Although most businesses are still using legacy wide area network (WAN) services, they are steadily migrating to next-generation services like MPLS and Ethernet VPN .
New research from analyst firm In-Stat found that 62% of 810 surveyed businesses (In the USA) reported that they are still using legacy WAN services such as frame relay and asynchronous transfer mode (ATM) networks. However, In-Stat senior analyst Steve Hansen said the majority of those companies using legacy WAN services plan to switch a portion -- or all -- of their networks to next-generation WAN services.
In its research, In-Stat defined next-generation WAN services as technologies such as MPLS and Ethernet- and IP-based VPN technology. These WAN technologies allow organizations to build more resilient and robust network topologies.
"We see that legacy services have served the business world well, but the times are changing, and people are in the process of moving on to these other services," Hansen said.
Most of the wide area network migration tends to be gradual, he said. Companies with multiple sites are moving their smaller sites first because those are more manageable.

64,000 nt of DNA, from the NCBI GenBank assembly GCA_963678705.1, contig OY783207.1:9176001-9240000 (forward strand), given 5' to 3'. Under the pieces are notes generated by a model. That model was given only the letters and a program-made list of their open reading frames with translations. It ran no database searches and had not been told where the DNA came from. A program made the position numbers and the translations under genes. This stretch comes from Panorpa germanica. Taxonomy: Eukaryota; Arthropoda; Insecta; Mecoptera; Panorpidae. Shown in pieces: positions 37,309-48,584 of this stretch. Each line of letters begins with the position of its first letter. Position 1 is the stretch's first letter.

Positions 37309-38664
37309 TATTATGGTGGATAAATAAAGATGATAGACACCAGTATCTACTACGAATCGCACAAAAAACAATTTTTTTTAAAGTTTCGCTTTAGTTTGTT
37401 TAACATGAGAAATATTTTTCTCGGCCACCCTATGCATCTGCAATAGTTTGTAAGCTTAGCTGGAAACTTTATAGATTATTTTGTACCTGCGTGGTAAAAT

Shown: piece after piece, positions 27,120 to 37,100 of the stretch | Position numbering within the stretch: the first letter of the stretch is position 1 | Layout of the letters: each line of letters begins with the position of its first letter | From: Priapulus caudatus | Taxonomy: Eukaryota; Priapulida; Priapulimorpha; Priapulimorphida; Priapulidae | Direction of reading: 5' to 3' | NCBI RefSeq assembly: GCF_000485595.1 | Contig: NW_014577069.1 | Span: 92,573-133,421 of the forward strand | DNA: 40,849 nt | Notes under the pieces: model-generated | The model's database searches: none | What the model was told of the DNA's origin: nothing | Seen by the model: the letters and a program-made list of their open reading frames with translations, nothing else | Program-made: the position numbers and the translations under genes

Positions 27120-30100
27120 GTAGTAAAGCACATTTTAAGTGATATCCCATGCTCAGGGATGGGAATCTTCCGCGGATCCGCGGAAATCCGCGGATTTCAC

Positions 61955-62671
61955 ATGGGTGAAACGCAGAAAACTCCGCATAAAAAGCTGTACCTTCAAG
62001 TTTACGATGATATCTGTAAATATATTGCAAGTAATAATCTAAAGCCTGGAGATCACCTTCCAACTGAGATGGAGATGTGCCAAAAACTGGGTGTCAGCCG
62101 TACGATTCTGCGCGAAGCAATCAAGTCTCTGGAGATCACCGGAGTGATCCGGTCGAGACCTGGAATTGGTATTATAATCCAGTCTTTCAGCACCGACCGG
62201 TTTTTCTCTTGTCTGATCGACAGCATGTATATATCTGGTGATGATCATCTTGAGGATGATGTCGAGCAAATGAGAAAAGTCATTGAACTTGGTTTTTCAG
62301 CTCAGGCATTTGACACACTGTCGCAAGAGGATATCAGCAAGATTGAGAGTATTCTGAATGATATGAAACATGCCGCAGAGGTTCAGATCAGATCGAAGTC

The legacy WAN services most in decline are frame relay, ATM and private leased lines, Hansen said. Companies are migrating to MPLS and other services to support network convergence and improve reliability.
"Things that tend to drive it are those such as convergence, where you're integrating things like voice, data and video," Hansen said. Companies also want to move away from the hub-and-spoke approach of legacy WAN services and adopt a mesh approach.
"The network is not a utility anymore," he said. "It's a strategic tool that businesses use to remain competitive. And what's happening is there's a trend toward a more anywhere, anytime connectivity. The new WAN services tend to accommodate that more than legacy services, so people are transitioning to them."
Respondents to In-Stat's survey identified business direct Internet (37%), Ethernet VPN (36%) and MPLS (30%) as the services to which they plan to migrate over the next year. (Respondents were allowed to select more than one option.)
Evidence of the move is also available locally, as we reported this week in the story of Kent Removals, which has migrated to metro Ethernet, having found Frame Relay no longer meets its needs.